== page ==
To increase transparency, PeerJ operates a system of 'optional signed reviews and history'. This takes two forms: (1) peer reviewers are encouraged, but not required, to provide their names (if they do so, then their profile page records the articles they have reviewed), and (2) authors are given the option of reproducing their entire peer review history alongside their published article (in which case the complete peer review process is provided, including revisions, rebuttal letters and editor decision letters).
The manuscript is well-revised, and is now acceptable for publication. Make sure you do the following small edit at the proof stage or earlier:
1. line 242: "zoanthids" to "zoantharians".
I look forward to seeing your published paper!
As detailed by the reviewer, there are a few remaining minor details that still need attention; hence "minor revisions" is my decision. I look forward to seeing your revised manuscript.
See previous review
See previous review
See previous review
The paper has been improved. It reads very well. The illustrations are very nice. I like the artwork in figure 2. Because the ms is almost ready for publication, I congratulate the authors.
However, I have found some minor issues for possible improvement. They are indicated in the word document.
Based on two remarks in the margin, I have explained the importance of a hyphen. This is not always a matter of personal style.
The authors did not take care of the reference list as suggested in my first review. In several references, the spelling of the names of authors is incorrect. In many references, the names of authors still lack initials. I have marked some examples.
I have also checked the supplementary material. I suggest that taxon names in tables should be presented in alphabetical order.
I have heard back from two reviewers, both of whom offer constructive comments to help you improve your manuscript. One reviewer questions the use of the term "resilience" in your paper, and both offer numerous detailed points. While the comments do not necessitate a complete overhaul of the paper, there are many points to address, and thus my decision is "major revisions" are needed.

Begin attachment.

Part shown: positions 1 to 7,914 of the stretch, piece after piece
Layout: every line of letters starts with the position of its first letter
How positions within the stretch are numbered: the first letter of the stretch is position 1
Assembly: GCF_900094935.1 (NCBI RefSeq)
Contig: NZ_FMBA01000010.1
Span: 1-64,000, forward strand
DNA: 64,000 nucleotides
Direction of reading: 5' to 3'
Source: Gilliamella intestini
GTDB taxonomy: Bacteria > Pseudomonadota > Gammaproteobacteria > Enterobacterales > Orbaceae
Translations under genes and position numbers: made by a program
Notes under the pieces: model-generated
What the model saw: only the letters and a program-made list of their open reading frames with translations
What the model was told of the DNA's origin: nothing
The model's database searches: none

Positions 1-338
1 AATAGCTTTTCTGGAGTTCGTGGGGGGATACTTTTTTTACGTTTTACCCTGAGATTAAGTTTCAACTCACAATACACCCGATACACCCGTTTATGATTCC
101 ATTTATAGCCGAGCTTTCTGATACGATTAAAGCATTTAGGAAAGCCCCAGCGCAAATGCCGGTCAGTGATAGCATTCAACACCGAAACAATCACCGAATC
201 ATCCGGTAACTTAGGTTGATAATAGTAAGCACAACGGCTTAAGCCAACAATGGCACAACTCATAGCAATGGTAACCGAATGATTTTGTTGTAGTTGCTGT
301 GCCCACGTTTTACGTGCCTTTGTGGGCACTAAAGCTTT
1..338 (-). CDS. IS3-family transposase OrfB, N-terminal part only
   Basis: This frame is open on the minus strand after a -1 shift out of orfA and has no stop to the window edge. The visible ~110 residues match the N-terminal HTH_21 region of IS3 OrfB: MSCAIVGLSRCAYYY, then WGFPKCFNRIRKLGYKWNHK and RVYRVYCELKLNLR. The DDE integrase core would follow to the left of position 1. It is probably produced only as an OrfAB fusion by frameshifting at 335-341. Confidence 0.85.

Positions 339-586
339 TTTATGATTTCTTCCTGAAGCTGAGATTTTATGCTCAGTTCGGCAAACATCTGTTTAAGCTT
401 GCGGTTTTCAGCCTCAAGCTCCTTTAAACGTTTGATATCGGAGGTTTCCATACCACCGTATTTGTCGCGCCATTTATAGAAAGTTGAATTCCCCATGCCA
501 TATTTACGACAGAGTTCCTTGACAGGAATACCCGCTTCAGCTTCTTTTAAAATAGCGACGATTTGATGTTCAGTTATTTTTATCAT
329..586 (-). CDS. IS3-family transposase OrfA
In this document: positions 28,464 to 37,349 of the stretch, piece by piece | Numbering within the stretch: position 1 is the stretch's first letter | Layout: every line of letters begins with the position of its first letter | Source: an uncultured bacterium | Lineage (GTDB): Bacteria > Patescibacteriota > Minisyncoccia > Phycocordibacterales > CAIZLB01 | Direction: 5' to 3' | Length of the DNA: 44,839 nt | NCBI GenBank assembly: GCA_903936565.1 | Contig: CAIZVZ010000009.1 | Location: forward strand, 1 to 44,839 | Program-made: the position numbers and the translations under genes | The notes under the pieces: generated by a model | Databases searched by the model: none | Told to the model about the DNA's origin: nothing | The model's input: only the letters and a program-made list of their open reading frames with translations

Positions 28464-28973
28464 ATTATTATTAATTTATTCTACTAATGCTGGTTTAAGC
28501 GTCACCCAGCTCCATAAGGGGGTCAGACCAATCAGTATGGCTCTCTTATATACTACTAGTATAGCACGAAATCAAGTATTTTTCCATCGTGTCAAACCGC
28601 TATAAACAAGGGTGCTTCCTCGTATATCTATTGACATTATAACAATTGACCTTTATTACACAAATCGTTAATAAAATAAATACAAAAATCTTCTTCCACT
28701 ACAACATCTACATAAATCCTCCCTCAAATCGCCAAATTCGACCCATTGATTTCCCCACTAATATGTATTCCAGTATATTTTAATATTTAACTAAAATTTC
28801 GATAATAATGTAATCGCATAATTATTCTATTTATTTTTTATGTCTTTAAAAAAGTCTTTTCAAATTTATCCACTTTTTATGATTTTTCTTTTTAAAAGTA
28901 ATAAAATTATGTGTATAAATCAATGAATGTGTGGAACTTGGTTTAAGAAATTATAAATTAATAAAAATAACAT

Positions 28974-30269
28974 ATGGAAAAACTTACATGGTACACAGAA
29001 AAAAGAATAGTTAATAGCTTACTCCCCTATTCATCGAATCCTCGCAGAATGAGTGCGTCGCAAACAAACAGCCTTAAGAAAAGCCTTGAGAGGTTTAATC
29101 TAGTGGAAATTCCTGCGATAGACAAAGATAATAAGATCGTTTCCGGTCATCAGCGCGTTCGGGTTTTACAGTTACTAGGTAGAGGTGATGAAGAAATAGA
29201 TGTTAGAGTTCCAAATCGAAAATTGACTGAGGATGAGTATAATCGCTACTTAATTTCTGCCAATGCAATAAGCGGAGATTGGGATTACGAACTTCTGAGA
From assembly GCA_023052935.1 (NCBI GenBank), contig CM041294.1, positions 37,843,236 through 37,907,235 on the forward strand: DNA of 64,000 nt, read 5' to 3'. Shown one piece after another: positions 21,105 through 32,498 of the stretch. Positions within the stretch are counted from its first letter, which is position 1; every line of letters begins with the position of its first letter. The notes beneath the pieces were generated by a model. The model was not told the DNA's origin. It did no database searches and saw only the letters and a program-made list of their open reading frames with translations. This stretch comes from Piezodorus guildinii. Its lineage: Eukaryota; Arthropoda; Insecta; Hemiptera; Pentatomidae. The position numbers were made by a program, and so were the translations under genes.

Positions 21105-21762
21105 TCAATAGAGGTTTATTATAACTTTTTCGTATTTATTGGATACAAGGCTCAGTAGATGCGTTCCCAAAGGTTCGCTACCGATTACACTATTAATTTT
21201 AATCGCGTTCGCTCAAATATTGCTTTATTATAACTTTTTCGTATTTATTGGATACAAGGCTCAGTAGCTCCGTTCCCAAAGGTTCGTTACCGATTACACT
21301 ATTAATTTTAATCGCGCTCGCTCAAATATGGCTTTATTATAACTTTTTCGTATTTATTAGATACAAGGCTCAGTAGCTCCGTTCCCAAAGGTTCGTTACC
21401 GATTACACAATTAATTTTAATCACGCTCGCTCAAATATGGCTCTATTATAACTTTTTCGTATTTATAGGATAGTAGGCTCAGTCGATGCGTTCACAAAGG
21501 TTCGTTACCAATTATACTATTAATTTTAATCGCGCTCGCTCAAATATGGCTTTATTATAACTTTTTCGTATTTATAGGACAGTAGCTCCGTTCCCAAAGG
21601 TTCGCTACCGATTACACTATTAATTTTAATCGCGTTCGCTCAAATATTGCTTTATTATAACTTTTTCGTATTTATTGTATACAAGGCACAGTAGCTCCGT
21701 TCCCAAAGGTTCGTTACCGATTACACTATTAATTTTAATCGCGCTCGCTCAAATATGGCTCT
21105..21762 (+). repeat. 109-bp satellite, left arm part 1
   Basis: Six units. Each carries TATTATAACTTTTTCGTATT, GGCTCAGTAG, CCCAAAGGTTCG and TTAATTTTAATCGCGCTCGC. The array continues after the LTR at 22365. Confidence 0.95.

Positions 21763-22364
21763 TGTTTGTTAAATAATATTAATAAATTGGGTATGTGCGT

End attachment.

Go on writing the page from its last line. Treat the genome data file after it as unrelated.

I look forward to seeing a revised version of your manuscript.
The ms "Unraveling a resilient reef: structure and
composition of Varadero, an imperiled coral reef in
the Colombian Caribbean" describes a community of organisms on a newly disovered healthy reef in close vicinity to the outlet of the Magdalena river, Colombia.
It is unclear why the term "resilience" is used, which implies that recovery has taken place. Since the reef has just been discovered, it is unlikely that this can be established. Perhaps the authors like to suggest that the reef's good condition indicates that it has been offering "resistance" to local threats?
The report is descriptive and mainly of local importance. The discussion could be made more interesting for a wide readership by including comparisons with other areas in the region or elsewhere of reefs in the vicinity of river discharge or in murky water (e.g. Amazon river, Singapore, Jakarta Bay, etc.). Are such reefs in other areas healthy or degraded? Have healthy reefs shown resilience?
Additional remarks are mentioned on the ms pdf.
I found the manuscript to be well organized and clearly written, only finding minor grammar errors. The paper reports on the benthic (sponges, coral, and algae) and fish assemblages of a newly discovered, and apparently highly resilient coral reef inhabiting the highly polluted waters within Cartagena Bay.
Please consider the following edits:
1) Within lines 30-33, including both the total number of sponge and coral species found at Veradero Reef.